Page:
Philadelphia Veteran Treatment Court coinThe law enforcement personnel who participate in the program are trained to deal with PTSD, crisis intervention, and how to interact with someone who has mental health issues. They also receive information about VA substance and mental health programs. Law enforcement has been trained to remain calm and simply ask if the person they’re encountering is a Veteran.

“Law enforcement is receptive to the training,” said Woods. “A lot of them are Veterans themselves.”

Woods has introduced himself to a handful of courts and jails and personally links up with 40 – 50 courts and 21 jails in 43 counties and eight cities. He educates the courts on what VA services are available and how VA can be used to help the troubled Veteran. While VJO specialists identify appropriate VA services, the court ultimately decides if the program is suitable for the Veteran.

“I have not had a judge or court turn down VA services or resources yet,” said Woods.

Once a Veteran has accepted VJO services the court can pair them with a mentor, usually a Veteran, who provides peer support. The Veteran must also identify and actively pursue personal goals, which include employment and educational opportunities.

If a Veteran has landed in jail, VJO specialists still have an opportunity to reach them prior to their release. Veterans are identified by prison mental health staff and connected with a specialist. However, the biggest challenge Woods sees is that Veterans don’t actually know they are a Veteran and qualify for VA services.

“They don’t see themselves as Veterans,” said Woods. “They automatically think of old people as being Vets. . .not young people.”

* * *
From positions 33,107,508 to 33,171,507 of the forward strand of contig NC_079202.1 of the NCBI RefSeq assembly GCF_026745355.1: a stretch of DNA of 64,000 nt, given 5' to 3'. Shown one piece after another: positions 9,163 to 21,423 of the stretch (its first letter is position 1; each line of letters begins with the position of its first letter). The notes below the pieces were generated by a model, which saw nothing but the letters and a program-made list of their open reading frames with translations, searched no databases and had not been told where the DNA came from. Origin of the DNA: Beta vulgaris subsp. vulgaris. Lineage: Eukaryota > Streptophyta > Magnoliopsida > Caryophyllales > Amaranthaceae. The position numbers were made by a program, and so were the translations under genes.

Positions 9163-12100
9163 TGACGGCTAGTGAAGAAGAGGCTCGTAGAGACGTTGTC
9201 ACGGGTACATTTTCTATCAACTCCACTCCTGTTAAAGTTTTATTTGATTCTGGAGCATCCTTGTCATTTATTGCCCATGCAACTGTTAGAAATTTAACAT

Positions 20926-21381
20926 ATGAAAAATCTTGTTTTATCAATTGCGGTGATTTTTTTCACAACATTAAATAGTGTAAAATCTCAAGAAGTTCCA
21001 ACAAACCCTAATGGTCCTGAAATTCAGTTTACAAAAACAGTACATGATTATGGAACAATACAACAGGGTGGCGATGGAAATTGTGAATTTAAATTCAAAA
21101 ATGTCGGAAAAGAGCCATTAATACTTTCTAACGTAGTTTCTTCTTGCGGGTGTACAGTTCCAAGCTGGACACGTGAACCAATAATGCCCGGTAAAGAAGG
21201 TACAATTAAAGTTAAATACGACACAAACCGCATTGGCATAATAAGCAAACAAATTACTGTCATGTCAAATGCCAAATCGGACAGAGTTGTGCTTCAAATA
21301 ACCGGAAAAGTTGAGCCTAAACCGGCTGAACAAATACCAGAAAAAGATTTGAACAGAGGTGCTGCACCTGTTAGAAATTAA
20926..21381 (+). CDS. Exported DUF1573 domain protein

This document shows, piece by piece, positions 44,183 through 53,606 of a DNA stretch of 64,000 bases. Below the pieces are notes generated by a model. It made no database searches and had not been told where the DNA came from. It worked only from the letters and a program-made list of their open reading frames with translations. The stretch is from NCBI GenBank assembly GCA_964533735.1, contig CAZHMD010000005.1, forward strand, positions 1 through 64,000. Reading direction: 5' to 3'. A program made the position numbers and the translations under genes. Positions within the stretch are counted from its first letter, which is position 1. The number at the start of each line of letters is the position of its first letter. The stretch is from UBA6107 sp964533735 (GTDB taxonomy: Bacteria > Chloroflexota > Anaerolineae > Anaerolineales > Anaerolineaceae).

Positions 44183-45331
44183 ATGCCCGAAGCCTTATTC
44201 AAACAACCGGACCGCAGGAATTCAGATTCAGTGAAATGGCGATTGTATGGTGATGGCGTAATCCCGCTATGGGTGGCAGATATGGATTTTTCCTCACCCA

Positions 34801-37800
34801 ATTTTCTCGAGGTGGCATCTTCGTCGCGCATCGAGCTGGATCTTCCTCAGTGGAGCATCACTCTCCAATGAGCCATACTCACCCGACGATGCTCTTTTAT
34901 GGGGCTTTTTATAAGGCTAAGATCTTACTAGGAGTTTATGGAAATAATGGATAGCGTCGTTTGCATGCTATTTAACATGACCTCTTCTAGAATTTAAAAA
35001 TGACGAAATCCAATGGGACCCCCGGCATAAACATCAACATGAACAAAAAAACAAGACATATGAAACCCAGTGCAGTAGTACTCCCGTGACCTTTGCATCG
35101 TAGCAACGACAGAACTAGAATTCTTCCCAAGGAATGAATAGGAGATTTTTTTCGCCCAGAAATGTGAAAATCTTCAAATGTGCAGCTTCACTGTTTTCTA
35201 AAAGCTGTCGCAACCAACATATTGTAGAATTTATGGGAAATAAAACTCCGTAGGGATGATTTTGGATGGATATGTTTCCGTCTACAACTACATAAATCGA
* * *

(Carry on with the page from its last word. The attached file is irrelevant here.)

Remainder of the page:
Woods estimates he has helped between 50 – 100 Veterans during his year and a half on the job. His time on each case varies from simply writing up a court report to months of dedicated in order to help a Veteran succeed. But the reaction he receives is typically the same: positive and grateful.

Veteran Treatment Courts continue to spread across the country, welcomed by communities for their efforts to help Vets in need. No one who deploys anticipates returning home to life in a jail cell. With the help of Veterans Justice Outreach Specialists and Veteran Treatment Courts, Vets are being given a second chance.

“Someone in crisis doesn’t belong in jail but deserves some help,” said Clark.

Learn more about the Veterans Justice Outreach Initiative.

Pavement Piece/Flickr

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Published on Mar. 30, 2011

Estimated reading time is 4.5 min.

Views to date: 445


  1. Herky May 11, 2012 at 4:31 pm

    Further, I was in trouble as a juvenile. I joined the Marines post-Vietnam for 6 years and got an Honorable discharge, Within 3 years I was hooked on cocaine and did a robbery. I served 5 years. After release I used my GI bill and then got a job at the VA. I have been there almost 30 years. I work in these programs. Part of my work is givinf back and penance. These efforts are decades overdue! Being a Veteran and having family support saved my life. Herk.

  2. Herky May 11, 2012 at 4:27 pm